Facebook unveils Watch content platform; A&E, Nat Geo on board

Global social networking platform Facebook has unveiled more details of its original content initiative, Watch, which will feature content produced by a range of media partners, including A&E, National Geographic ...
August 10, 2017

Global social networking platform Facebook has unveiled more details of its original content initiative, Watch, which will feature content produced by a range of media partners, including A&E, National Geographic and Hearst, among others.

In a blog post, director of product Daniel Danker said Watch will be available on mobile, desktop, laptop and via FB TV apps and will be comprised of original episodic programming, calling it “a platform for all creators and publishers to find an audience, build a community of passionate fans, and earn money for their work.”

The program is rolling out to a small group of users across the U.S. as of today (Aug. 10).

Content will include Bae or Bail from A&E, an unscripted series in which couples facing their fears see who sticks it out and who “bails”; Nat Geo’s mini-doc series We’re Wired That Way and Nat Geo Wild’s Safari Live.

It will also feature Fan Theories from Vulture, with videos breaking down outlandish theories about plots from major shows; Pretty Unfiltered from PopSugar; Tiny Houses from Brit & Co and How it Went Down from Billboard.

They join the previously announced Returning the Favor with Mike Rowe from Hudsun Media, an untitled series about three basketball prodigy brothers Lonzo, Liangelo and LaMelo Ball, as well as a live game every Friday from Major League Baseball, among other projects.

Watch will be personalized to help Facebook users discover original series, “organized around what your friends and communities are watching,” in an effort to make it easier to browse and discover new episodic content. Users will be able to click through a variety of sections that include Most Talked About; What’s Making People Laugh, featuring programs in which users have used the “Haha” reaction; and What Friends Are Watching, connecting users with the shows their friends are viewing.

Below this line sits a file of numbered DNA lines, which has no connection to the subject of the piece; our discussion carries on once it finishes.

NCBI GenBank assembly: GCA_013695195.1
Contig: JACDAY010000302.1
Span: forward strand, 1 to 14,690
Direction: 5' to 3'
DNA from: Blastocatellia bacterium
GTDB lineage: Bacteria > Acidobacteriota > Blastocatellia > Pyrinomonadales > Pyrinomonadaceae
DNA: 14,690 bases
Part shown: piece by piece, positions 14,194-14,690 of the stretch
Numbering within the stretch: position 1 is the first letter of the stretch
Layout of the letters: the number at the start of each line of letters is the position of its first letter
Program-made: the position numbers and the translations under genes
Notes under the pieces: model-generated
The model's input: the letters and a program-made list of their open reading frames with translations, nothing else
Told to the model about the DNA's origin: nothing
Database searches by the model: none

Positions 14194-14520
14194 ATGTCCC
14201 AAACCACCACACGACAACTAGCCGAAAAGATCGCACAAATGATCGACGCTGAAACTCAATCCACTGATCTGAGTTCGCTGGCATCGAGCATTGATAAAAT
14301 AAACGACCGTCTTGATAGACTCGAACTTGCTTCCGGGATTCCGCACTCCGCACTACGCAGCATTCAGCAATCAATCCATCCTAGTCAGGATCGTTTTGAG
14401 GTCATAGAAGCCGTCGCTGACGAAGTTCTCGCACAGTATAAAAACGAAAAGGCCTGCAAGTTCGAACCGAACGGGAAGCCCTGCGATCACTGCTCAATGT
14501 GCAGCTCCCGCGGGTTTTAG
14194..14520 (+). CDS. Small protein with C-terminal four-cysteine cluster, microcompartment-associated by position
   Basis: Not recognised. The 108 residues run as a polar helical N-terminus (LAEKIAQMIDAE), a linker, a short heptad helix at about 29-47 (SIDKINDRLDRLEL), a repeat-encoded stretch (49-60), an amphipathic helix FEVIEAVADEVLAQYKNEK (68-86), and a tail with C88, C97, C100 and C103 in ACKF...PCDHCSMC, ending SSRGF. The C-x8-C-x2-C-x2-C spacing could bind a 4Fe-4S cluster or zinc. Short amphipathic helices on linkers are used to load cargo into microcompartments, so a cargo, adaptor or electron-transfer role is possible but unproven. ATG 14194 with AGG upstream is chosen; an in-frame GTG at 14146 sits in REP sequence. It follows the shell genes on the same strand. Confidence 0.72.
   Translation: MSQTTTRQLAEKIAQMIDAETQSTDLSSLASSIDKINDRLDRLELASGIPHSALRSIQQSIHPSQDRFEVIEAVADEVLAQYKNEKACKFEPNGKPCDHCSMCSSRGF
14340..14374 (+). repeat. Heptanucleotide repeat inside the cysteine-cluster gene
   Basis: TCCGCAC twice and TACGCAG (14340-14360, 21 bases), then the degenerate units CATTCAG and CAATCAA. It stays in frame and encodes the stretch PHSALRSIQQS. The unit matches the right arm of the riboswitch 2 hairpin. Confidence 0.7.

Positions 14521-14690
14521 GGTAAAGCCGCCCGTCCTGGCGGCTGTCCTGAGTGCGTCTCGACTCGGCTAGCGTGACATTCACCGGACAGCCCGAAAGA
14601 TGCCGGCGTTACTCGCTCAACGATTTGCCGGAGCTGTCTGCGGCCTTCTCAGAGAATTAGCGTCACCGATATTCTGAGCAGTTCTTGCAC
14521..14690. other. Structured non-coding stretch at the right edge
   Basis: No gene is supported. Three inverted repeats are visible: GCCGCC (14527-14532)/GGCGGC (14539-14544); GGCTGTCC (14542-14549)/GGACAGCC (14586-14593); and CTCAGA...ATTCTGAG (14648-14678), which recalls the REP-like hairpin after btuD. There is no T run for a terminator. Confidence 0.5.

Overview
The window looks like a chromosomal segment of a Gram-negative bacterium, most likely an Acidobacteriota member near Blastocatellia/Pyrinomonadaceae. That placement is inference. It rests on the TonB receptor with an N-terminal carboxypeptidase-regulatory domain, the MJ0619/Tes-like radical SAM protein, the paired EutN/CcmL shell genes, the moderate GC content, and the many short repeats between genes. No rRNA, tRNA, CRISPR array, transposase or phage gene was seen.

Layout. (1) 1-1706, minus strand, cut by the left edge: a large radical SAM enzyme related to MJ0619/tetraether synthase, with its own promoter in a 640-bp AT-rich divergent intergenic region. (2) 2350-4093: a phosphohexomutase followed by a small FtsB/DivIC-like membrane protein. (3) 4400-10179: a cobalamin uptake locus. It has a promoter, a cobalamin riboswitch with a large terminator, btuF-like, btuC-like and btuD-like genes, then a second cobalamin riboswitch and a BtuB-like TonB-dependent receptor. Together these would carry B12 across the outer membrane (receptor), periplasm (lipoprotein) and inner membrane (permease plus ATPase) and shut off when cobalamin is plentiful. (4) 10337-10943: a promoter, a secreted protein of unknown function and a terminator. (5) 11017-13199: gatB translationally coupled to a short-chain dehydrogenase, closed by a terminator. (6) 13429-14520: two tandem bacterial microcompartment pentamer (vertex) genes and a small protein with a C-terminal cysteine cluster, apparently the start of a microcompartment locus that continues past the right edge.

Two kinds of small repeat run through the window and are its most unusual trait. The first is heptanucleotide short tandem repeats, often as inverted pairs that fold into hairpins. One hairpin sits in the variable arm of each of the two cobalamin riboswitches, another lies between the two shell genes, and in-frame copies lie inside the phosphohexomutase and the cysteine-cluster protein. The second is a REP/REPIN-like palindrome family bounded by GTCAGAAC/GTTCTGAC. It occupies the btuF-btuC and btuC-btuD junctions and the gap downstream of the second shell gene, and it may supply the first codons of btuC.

Facebook will be funding some shows in an effort to “seed the ecosystem”, learn and father feedback. Conceivably, the percentage of shows Facebook funds iwll become smaller as time goes and on and more creators share their shows.

“Our goal with funding content is to gather feedback and share learnings with our community,” the spokesperson said, in an email to realscreen. “Over time, we want to help lots of creators make money through revenue sharing products like Ad Break.”

Facebook, in a blog post, noted that content creators would be able to monetize their projects through Ad Breaks in the coming future.

“We’ve been testing Ad Breaks over the past few months, and we will be slowly opening up availability to more creators to ensure we’re providing a good experience for the community,” added Nick Grudin, Facebook’s VP of media partnerships. “Creators can also create sponsored shows using our branded content tag.”

In December, the company’s global creative strategy Ricky Van Veen stated that Facebook was mulling over the idea of funding some seed video content for scripted and unscripted content.

The social network website had also previously onboarded Mina Lefevre, MTV’s former EVP and head of scripted development, as head of development.

 “Watching a show doesn’t have to be passive. It can be a chance to share an experience and bring people together who care about the same things,” said Facebook co-founder, chair and CEO Mark Zuckerberg, in a Facebook post. “That’s why today we’re launching the Watch tab in Facebook — a place where you can discover shows your friends are watching and follow your favorite shows and creators so you don’t miss any episodes.

“You’ll be able to chat and connect with people during an episode, and join groups with people who like the same shows afterwards to build community,” he added. “We hope Watch will be home to a wide range of shows — from reality to comedy to live sports. Some will be made by professional creators, and others from regular people in our community.”

With reporting by Daniele Alcinii and Meagan Kashty

About The Author
Jillian Morgan is the Associate Editor at Realscreen with a background in journalism and digital marketing. She joined the publication in 2019 after serving as the assistant editor to trade publications HPAC and On-Site. With a bachelor of journalism from the University of King's College in Halifax, she also works as a freelance writer and fact-checker.